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David Viecelli

The man who acts under the name Will Oldham and sings and composes under the name Bonnie "Prince" Billy has, over the past quarter-century, made an idiosyncratic journey through, and an indelible mark on, the worlds of indie rock and independent cinema. With his highly individualistic approach to music making and the music industry, one that cherishes intimacy, community, mystery, and spontaneity; his brilliance has captivated fans and made Bonny one of our most influential and beloved songsmiths.


“For the purposes of the current (applicable) timeline, the last time there was a new collection of original Bonnie Prince Billy songs was 2011’s Wolfroy Goes to Town. The released records in the intervening years have been of previously-recorded songs most often written by other people (the Everly Brothers, Susanna Wallumrod, Mekons, Merle Haggard; even Bonnie ‘Prince’ Billy). There was the collaborative record Bonny made with Bitchin Bajas called Epic Jammers and Fortunate Little Ditties. In recent years, the whole world of recorded music, in the way that such music is conceived, perceived, recorded, released and distributed, has been atomized. I tried holding my breath, waiting for the storm to pass, but this storm is here to stay and its devastation is our new landscape. What else is a person to do except what he knows and feels, which for me is making records built out of songs intended for the intimate listening experiences of wonderful strangers who share something spiritually and musically? I started working on these songs thinking that there was no way I was going to finish them and record and release them. This was a constructive frame-of-mind that protected the songs until this frightening moment when we let go of them and give them to you.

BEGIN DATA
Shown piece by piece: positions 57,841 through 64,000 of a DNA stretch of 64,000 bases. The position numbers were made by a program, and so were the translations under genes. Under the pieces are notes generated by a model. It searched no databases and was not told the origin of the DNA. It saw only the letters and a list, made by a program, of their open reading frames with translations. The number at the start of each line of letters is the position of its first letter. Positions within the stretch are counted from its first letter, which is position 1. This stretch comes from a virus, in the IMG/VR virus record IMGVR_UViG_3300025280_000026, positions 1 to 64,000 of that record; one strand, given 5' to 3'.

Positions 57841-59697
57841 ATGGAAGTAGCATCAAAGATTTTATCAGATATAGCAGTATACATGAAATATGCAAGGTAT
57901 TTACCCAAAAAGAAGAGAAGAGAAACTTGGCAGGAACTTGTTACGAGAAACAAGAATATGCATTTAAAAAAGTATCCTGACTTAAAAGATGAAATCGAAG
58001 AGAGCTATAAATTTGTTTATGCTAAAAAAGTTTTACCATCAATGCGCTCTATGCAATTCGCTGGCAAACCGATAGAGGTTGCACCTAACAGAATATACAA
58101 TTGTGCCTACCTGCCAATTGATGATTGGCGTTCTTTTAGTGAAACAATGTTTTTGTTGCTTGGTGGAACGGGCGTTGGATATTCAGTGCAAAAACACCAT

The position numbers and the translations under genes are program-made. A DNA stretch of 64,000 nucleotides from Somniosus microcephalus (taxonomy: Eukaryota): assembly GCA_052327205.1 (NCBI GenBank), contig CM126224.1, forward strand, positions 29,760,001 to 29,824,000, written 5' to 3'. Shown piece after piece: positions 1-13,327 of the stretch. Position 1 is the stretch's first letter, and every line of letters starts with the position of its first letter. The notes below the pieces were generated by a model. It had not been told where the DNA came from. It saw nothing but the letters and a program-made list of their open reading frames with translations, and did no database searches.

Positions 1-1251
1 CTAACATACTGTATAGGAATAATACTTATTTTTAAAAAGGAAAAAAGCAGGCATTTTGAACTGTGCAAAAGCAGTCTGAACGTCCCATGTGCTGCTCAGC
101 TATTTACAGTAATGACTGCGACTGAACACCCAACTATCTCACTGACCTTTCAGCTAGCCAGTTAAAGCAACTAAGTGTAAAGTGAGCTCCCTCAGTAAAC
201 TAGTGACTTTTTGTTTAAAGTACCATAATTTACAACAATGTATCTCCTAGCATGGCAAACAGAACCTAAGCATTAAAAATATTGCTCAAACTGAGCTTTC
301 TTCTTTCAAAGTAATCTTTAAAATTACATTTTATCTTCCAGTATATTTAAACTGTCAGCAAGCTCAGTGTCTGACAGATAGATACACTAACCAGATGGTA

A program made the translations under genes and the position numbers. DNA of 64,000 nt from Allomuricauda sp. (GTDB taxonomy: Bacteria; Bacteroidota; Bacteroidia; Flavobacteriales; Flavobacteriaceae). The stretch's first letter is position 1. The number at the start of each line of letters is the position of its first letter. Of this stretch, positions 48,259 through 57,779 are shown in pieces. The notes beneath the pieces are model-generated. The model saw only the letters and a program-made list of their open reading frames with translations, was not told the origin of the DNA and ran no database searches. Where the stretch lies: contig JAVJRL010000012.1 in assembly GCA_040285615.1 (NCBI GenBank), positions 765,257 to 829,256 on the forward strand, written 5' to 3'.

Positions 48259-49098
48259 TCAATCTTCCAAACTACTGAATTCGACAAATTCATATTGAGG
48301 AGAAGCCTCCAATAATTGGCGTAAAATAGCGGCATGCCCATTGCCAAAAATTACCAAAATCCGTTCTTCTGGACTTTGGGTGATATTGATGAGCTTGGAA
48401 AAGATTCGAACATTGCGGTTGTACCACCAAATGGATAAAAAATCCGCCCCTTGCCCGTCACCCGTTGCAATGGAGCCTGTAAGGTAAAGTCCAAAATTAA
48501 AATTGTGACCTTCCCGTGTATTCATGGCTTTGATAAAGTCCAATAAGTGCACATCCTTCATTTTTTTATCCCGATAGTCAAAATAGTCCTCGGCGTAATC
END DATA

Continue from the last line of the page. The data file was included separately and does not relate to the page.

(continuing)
“This whole record is intensely inspired by the 50th state. In fact, for a while there the working title of the record was 49Th State of Mind, after the mid-20th century Hawaiian music record label optimistically and ultimately erroneously called “49th State Records.” The songs likewise are influenced by certain Hawaiian musics, mainly the recordings of Johnny Lum Ho and Edith Kanaka’ole; also by the recordings of Jake Xerxes Fussell; by the songwriting of John Prine, Susanna Wallumrod and Tom T. Hall; by the neo-Zydeco cassette compilation Trail Riderz Vol. 1; and by the desire to have some songs that might be learned on the fly at get-togethers at my friend David ‘Fergie’ Ferguson’s house. As these songs were worked on, in the night, my wife would wrap her pregnant body around mine while I sang the songs over and over and over. They’re the first music that our daughter heard.


“The arrangement and production of the record come dominantly from the players themselves and the very circumstances in which the recording of this record was undertaken. Danny Kiely played bass on this, as he had done on Wolfroy and Best Troubador and the Babblers tour as well as Funtown Comedown and many other musical adventures. The mighty mighty Mike Hyman plays drums, Nathan Salsburg plays the lead guitars, Joan Shelley sings along, and Jacob Duncan brought the power with his sax, his flute, his clarinet, my harmonium and the studio’s piano and hammond organ.


“The record is broken into sides, with the first side big and happy and dense and the second side open and questioning and happily sad. It targets the sprawl and bloat of Western Civilization by illuminating the intricate and wondrous of everything that is not celebrated by modern populist mindsets. It’s about the one-step-back rather than the two-steps-forward. It’s about the riches of the unspent past that “isn’t even past.” That, coupled with a perpetual desire to have hooky power tunes that are about themselves and about other musics while still trying to reach into the common space shared by the audience and the singer.


“On a visit to Pearl Harbor (where my mother was born), our guide saw a photo I brought of my mother sitting perched on her father’s shoulders facing away from the camera. She (the guide) started to cry. She told us that the pose, where the subject faces away from the camera, is a traditional pose for Hawaiians and that it signifies the idea that we face away from our future and that our past is before us. So, in that spirit, flip the record over and start from “New Memory Box” again, why don’t you?”


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